The red queen hypothesis – a story of co-evolution, Konstantinos E. Papasimakis
First, the commons are understood as a series of concrete architectural and urban figures, which can be found in the Western and non-Western city and represents an idea of commonality. From this perspective the term refers to notions of the public realm. However, whereas the public realm is often thought to address the public at large in exceptional locales and moments, the commons seem to engage with smaller communities, within ordinary places and times. In this time of rapid development and strong differences, there seems to be a need to rethink and redraw these architectural figures of commonality.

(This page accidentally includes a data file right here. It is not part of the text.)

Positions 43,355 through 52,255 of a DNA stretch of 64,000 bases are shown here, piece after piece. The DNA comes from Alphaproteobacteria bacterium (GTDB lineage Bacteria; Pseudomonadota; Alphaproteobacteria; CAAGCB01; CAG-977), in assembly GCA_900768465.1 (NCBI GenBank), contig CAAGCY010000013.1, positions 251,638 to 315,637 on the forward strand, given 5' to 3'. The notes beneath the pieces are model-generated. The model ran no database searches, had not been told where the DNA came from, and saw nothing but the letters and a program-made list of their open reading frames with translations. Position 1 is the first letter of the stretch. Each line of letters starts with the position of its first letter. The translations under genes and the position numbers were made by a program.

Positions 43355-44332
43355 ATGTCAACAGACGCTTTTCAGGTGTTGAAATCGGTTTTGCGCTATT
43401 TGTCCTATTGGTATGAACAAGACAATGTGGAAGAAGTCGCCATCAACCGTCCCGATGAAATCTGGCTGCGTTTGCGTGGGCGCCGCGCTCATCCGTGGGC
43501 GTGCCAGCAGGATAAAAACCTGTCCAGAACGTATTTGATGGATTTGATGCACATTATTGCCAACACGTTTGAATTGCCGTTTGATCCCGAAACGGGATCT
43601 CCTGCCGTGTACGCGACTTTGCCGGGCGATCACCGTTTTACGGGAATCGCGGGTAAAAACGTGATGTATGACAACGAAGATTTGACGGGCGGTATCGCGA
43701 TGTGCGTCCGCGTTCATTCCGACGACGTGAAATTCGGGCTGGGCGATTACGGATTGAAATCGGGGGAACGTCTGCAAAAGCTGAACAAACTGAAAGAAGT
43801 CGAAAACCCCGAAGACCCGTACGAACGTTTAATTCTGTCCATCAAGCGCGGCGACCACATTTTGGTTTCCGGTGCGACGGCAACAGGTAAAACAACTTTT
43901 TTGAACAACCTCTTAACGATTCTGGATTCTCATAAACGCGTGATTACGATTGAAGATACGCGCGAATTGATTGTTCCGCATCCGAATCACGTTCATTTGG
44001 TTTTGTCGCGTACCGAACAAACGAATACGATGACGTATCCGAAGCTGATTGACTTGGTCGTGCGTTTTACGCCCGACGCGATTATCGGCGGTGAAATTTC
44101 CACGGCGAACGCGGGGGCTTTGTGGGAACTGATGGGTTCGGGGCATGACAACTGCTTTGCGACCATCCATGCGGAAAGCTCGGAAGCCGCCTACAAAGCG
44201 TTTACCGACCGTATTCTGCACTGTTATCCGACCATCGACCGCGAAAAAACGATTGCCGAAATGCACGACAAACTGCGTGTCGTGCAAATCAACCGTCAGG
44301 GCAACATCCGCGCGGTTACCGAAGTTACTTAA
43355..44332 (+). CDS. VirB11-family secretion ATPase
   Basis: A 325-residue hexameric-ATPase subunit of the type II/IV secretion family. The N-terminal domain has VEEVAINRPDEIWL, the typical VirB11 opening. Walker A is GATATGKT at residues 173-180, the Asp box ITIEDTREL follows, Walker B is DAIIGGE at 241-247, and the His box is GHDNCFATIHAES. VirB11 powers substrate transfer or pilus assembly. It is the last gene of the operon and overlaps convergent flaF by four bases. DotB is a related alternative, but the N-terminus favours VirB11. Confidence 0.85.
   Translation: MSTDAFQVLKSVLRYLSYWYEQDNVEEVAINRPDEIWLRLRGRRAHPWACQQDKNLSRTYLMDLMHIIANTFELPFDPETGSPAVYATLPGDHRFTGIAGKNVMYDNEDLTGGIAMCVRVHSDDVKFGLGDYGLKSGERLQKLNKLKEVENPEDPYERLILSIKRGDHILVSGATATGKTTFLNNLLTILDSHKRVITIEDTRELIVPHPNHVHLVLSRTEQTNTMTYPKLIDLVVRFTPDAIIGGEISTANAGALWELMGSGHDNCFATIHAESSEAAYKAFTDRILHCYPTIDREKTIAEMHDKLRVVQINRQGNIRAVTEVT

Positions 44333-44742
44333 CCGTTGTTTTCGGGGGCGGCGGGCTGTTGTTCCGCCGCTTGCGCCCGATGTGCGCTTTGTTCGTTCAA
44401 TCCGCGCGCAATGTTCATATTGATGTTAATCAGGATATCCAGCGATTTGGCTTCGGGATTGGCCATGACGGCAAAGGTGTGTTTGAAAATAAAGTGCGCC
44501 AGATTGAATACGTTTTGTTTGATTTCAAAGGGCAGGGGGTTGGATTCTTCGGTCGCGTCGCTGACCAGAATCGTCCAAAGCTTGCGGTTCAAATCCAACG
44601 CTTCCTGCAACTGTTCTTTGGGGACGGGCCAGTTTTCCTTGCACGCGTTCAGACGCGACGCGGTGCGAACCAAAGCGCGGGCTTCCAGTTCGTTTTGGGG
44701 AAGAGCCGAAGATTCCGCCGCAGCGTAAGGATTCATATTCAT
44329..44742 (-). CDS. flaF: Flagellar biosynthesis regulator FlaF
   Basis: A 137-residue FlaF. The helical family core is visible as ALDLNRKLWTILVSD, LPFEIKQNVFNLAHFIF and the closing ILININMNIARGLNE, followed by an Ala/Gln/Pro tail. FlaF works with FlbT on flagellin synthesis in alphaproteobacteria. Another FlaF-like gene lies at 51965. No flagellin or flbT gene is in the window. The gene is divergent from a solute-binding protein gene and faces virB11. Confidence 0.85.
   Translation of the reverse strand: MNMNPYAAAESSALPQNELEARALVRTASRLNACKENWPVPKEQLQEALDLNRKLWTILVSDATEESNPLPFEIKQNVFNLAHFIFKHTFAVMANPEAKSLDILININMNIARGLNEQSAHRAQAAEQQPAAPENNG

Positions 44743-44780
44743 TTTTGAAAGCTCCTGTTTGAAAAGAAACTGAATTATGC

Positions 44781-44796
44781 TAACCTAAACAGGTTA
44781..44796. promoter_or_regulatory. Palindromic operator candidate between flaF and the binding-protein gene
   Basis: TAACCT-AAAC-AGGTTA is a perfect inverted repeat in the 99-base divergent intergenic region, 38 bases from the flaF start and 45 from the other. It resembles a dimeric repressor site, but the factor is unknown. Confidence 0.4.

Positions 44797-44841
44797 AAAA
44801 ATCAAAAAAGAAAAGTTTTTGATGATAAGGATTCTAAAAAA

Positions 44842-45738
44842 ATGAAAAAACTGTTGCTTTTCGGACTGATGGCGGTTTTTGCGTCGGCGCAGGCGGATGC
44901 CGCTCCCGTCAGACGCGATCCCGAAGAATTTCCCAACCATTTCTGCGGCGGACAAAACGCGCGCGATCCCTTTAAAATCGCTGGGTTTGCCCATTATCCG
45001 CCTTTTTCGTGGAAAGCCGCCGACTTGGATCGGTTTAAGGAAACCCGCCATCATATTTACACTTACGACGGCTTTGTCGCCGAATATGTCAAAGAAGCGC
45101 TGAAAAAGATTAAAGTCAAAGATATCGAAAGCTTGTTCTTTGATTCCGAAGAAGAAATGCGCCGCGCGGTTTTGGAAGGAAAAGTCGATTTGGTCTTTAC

Second, the commons are looked upon from a procedural perspective, implying the rituals, pleasures and politics of co-operation that articulate an architectural project. Increasingly there is an idea that architectural projects are not a single-authored ventures, but rather complex and layered processes that depend upon multiple agencies that establish a commonality. This commonality encompasses the shared effort of designers, advisers, constructors, and owners, but architectural projects are also the result of the commonalities of other stakeholders, like inhabitants, users and neighbours that negotiate forces into a new venture. In other words, architecture is a ‘common enterprise’, a public effort.